A well-known scientist (some say it was Bertrand Russell) once gave a public lecture on astronomy. He described how the earth orbits around the sun and how the sun, in turn, orbits around the center of a vast collection of stars called our galaxy. At the end of the lecture, a little old lady at the back of the room got up and said: "What you have told us is rubbish. The world is really a flat plate supported on the back of a giant tortoise." The scientist gave a superior smile before replying, "What is the tortoise standing on?" "You're very clever, young man, very clever", said the old lady. "But it's turtles all the way down!"
Wikipedia presents another version as well, this one due to Robert Anton Wilson...
William James, father of American psychology, tells of meeting an old lady who told him the Earth rested on the back of a huge turtle. "But, my dear lady", Professor James asked, as politely as possible, "what holds up the turtle?" "Ah", she said, "that's easy. He is standing on the back of another turtle." "Oh, I see", said Professor James, still being polite. "But would you be so good as to tell me what holds up the second turtle?" "It's no use, Professor", said the old lady, realizing he was trying to lead her into a logical trap. "It's turtles-turtles-turtles, all the way!"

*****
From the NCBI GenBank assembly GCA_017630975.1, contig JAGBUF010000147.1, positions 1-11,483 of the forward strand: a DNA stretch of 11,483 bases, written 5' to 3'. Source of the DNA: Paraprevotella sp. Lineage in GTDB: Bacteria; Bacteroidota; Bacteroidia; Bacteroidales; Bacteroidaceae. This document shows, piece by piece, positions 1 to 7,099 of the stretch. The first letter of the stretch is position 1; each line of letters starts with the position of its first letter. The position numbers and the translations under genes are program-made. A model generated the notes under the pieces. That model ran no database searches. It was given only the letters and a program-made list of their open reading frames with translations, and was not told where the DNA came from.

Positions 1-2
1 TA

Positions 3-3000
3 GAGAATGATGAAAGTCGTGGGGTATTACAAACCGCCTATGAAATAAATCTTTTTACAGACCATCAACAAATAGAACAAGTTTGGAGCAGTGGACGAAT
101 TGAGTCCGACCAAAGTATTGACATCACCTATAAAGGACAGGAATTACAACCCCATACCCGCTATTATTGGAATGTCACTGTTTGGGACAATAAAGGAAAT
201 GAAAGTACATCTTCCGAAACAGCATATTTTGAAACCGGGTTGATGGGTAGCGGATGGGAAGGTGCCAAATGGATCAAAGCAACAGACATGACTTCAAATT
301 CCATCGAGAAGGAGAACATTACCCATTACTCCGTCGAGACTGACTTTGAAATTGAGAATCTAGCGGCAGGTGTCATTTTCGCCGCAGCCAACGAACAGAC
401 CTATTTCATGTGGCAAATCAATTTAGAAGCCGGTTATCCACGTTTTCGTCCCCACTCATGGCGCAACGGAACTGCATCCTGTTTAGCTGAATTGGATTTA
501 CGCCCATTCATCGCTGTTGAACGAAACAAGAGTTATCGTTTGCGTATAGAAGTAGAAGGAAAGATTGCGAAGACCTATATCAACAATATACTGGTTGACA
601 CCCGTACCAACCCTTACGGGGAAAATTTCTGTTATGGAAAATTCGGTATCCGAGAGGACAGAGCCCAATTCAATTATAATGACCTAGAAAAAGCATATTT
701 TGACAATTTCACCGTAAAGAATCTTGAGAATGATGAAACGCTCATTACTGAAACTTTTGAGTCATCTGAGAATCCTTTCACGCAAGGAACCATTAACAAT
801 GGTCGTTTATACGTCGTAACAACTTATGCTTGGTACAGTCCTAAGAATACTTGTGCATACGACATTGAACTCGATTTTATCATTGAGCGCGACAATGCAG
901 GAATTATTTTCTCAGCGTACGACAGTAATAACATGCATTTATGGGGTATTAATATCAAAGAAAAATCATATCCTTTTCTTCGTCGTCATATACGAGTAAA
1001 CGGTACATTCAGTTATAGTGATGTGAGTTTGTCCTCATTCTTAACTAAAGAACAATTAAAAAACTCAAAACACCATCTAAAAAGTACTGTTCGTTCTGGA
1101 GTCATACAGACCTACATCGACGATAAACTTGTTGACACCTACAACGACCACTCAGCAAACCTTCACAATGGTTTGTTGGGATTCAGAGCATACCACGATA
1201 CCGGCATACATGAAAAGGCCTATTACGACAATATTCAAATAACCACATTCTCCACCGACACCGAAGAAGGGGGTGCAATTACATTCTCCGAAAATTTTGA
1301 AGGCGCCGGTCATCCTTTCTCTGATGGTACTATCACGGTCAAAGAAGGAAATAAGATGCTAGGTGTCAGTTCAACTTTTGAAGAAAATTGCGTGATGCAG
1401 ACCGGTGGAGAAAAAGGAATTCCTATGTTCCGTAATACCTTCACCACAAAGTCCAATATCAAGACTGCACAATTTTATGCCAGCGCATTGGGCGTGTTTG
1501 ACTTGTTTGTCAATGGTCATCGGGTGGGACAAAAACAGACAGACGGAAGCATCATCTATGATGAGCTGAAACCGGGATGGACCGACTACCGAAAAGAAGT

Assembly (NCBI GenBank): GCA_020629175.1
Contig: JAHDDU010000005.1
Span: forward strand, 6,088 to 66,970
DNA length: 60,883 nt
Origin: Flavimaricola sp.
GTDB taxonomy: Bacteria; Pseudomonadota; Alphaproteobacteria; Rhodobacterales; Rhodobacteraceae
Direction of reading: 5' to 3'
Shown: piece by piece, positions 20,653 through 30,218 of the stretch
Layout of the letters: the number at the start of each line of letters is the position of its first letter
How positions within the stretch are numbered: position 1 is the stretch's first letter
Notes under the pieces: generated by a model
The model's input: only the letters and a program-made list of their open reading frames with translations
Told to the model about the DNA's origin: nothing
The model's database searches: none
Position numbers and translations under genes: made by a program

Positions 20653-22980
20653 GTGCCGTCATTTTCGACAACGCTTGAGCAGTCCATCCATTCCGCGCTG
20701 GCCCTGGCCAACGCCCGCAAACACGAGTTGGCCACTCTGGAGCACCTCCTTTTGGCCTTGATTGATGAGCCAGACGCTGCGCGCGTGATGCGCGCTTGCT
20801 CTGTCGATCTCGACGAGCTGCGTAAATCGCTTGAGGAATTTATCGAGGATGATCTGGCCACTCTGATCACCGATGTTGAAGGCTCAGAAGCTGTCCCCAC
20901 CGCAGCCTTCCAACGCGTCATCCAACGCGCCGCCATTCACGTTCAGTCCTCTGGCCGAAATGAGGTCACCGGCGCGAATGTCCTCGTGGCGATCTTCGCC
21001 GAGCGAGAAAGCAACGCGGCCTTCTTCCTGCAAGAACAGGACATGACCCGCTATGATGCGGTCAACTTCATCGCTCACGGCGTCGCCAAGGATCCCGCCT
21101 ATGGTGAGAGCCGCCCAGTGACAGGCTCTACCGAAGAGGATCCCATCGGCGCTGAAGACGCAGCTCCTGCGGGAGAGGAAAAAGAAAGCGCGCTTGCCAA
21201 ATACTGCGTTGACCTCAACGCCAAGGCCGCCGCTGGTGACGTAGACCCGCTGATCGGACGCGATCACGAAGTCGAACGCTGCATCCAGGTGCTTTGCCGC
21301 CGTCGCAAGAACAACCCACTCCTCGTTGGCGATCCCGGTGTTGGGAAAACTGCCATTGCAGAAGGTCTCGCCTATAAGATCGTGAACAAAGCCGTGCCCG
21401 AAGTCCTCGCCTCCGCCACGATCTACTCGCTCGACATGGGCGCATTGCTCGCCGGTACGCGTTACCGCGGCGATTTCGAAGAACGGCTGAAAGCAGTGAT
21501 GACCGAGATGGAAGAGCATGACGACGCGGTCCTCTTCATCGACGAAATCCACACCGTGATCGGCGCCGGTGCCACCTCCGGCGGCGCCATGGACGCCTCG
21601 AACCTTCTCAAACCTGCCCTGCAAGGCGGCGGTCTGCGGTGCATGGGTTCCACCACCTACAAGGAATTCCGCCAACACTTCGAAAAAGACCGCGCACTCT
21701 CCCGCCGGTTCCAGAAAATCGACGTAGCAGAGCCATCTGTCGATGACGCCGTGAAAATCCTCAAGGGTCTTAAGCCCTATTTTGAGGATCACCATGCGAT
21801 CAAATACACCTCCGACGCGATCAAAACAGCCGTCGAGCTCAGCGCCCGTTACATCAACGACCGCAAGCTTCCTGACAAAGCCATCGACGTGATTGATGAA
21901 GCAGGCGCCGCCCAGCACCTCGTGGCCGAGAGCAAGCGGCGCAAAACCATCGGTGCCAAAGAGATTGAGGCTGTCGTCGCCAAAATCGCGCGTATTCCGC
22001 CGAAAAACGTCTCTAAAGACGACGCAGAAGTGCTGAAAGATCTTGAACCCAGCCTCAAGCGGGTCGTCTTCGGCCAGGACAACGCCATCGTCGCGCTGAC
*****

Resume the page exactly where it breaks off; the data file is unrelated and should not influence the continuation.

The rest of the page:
My manager asked me the other day how I motivate my team's individuals. He was looking for that special thing I did for each team member. Now of course the group I lead each has very different personalities, experiences, interests quirks, goals, strengths, weaknesses, etc. But I was dumbfounded for an answer, for the simple reason that I basically try to do the same thing with each team member. I pay attention, and try to find the center to move everyone along. But as this is something I do, it wasn't easy going back to words. It was very odd.
Of course, paying attention is a singular activity with each individual, but it's not like it's fundamentally different activity from individual to individual.
I later explained this to my manager via e-mail. I hope I didn't confuse him.
There's other techniques I'm sure to "get more" motivation of out employees. There's that famous hierarchy of needs of Maslow, and criticisms of it as well.
But, at its core, any variations on motivating individuals is practice all the way down.